Just now, Scouting Ninja said:

You are starting from 1. So if there was 4 values you would get: 1, 2 and 3. However a array starts from 0 so you need 0,1,2,3; for the index. By starting from 1 you can never get the first item in the array unless you subtract 1, but then the last item can't be reached.

Yea I caught that and changed it, thanks. Not sure how I did that. Other than that it's ok though?

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11 minutes ago, ethancodes said:

Yea I caught that and changed it, thanks. Not sure how I did that. Other than that it's ok though?

Yes. The rest is correct. If you are wondering why my random is done differently it is because as a Trading Card Game(Yes real trading so they count as gambling games) developer I use a true random library that includes the last number.

I think with the C# random if you did Random.Range(0:1) it only returns 0.

18 minutes ago, ethancodes said:

it shows that this list is already predefined with 4 elements all set to null

Isn't that what you want? If there wasn't a null value it would have given a "Index out of range" error, with null objects you can check if the object is null. You can set a list to be empty by creating a empty one:

List<Object> MyList = new List<Object>(); //This list has no values

MyList.RemoveAt(Index);//Removes the item at index
MyList.Remove(Object);//Removes object from list

//If the null objects remain:
MyList.RemoveAll(Object => Object == null); //Look just realize today that c# supports Lambda and already my bad habits are back :P

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Yea you're right I can just check to see if it's null and then adjust if it is. Maybe I don't fully understand how lists work, but I thought they were supposed to be dynamic, so I was confused why I would have null elements? The way I had the code set up is so it would just pick any element in the list. So it didn't matter how long it was. If there was only one option, then it picks that one. However, now if there is only one option, it may pick a null, which means I need to do more work to make it check the next, then the next, and so on until it finds one that has something. My main question here is why is it making null elements? Why isn't it acting dynamically? From what I found online, the only thing I saw was maybe because its an object that's going in there? Any clarification on this would be great.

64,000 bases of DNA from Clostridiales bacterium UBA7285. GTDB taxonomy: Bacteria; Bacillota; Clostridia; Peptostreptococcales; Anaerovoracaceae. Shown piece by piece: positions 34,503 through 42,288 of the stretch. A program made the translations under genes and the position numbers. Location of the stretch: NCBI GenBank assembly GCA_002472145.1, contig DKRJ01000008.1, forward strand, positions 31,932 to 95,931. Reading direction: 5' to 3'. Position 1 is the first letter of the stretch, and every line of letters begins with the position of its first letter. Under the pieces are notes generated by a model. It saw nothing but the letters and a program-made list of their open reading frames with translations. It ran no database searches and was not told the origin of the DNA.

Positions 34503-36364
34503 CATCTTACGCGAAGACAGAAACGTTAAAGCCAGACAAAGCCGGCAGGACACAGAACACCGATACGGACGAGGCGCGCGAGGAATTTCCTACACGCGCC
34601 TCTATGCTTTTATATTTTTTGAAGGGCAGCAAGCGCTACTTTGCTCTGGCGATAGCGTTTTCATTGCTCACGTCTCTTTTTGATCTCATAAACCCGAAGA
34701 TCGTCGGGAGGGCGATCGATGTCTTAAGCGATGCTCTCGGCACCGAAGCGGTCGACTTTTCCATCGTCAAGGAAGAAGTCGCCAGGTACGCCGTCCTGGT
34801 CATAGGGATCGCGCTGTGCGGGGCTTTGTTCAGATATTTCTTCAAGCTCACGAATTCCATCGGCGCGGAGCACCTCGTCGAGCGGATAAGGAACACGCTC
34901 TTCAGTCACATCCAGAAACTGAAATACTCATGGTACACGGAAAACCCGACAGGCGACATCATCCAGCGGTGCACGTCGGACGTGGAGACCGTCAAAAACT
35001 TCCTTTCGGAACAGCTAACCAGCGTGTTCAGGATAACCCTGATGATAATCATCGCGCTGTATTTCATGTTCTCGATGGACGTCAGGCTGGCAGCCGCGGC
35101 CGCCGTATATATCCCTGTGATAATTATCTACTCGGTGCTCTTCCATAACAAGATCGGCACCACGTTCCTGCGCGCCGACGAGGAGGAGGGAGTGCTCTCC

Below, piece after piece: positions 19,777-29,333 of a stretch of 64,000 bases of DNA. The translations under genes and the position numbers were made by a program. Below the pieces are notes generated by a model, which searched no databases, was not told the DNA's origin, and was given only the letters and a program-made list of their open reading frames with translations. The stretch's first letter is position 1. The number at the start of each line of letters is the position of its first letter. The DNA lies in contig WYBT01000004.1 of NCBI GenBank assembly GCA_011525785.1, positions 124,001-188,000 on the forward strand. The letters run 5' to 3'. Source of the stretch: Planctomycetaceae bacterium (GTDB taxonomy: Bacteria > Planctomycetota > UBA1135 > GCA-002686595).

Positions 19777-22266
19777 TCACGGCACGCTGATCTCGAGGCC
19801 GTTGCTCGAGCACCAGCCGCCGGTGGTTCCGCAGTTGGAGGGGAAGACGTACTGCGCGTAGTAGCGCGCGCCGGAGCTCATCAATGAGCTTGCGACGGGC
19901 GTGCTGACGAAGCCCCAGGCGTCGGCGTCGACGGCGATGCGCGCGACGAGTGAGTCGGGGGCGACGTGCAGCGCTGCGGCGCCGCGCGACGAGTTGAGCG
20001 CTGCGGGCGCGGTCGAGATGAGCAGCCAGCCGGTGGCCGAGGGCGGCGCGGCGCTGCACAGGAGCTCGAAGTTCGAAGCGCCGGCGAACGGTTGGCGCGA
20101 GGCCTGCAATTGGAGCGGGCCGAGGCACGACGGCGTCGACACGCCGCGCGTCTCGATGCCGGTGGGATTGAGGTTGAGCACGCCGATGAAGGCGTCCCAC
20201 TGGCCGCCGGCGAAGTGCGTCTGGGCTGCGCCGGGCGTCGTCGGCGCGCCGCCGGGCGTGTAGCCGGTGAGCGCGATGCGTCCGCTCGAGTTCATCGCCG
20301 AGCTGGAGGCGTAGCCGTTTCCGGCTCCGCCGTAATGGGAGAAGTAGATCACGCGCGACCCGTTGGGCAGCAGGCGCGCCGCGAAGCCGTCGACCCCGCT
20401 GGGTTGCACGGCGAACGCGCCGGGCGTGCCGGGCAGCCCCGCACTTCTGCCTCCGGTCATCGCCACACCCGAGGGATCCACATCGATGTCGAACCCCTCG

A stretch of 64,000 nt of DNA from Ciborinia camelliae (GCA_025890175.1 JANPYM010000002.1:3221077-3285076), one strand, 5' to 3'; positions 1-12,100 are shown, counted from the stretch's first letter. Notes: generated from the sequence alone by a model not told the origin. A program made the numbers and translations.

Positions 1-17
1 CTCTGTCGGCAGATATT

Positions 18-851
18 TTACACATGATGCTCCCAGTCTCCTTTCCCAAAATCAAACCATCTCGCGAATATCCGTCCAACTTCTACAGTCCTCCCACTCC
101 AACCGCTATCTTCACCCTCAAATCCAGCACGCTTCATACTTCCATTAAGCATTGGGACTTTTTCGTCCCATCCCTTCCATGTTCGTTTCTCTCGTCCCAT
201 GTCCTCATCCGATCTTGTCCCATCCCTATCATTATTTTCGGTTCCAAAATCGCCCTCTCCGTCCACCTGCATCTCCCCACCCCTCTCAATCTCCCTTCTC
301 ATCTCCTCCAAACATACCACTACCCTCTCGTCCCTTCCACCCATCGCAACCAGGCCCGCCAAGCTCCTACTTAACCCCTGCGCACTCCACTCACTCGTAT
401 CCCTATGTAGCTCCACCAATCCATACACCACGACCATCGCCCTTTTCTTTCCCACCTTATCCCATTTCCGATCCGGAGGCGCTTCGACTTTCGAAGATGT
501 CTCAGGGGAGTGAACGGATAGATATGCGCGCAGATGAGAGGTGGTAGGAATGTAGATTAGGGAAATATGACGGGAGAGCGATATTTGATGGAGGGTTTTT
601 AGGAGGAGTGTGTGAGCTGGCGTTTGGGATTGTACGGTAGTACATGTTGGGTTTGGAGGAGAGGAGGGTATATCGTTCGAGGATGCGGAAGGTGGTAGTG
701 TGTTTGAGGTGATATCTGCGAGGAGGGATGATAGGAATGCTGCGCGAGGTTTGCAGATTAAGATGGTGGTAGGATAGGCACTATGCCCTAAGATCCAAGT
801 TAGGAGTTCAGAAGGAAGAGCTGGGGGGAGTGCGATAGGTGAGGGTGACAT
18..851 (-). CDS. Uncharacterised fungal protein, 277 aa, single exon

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5 hours ago, ethancodes said:

My main question here is why is it making null elements? Why isn't it acting dynamically?

It is dynamic. You have to use Add and Remove to keep it dynamic. Also don't give it a defined size at start:

List<int> MyIntList = new List<int>(0);//Make a empty list
print (MyIntList.Count); //returns 0

print (MyIntList.Count); //returns 1

MyIntList.RemoveAt (0);  //remove the first item
print (MyIntList.Count); //returns 0